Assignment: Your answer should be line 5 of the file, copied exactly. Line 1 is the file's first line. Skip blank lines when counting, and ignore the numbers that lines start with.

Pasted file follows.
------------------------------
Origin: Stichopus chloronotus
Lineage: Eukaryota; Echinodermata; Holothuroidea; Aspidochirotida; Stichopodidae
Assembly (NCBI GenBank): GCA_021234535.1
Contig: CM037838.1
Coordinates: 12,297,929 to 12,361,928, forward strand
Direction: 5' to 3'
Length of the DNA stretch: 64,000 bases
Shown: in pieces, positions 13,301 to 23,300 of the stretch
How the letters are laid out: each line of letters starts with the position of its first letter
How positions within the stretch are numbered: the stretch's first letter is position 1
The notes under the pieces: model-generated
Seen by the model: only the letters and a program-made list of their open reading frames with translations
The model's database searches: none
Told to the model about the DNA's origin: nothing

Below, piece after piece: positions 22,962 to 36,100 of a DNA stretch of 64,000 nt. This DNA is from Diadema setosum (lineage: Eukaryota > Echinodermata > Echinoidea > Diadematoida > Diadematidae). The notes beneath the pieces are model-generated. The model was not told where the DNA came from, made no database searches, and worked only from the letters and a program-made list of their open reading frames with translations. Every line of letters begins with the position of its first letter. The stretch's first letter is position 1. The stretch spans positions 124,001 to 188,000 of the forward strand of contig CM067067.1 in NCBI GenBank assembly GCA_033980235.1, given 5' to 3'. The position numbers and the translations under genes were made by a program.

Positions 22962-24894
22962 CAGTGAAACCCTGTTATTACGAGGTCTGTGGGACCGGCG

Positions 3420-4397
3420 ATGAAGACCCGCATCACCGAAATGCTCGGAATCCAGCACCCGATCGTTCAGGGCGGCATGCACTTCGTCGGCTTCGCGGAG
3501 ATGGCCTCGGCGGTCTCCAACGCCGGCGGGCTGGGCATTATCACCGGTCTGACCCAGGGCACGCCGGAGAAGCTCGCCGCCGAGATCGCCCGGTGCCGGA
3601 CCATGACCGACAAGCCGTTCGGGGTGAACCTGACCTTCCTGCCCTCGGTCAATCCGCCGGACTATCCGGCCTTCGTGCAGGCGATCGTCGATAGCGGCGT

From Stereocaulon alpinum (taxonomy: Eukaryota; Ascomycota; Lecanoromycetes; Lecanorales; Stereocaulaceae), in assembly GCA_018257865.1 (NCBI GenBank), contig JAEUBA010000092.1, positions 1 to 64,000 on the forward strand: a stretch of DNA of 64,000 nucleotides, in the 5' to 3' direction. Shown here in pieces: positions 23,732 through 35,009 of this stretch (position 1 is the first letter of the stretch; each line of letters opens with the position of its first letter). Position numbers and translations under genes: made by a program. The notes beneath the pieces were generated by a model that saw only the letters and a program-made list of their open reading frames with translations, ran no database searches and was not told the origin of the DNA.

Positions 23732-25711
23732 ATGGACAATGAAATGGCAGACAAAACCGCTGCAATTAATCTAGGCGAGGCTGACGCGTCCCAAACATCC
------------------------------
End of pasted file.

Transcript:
Coordinates: 12,297,929 to 12,361,928, forward strand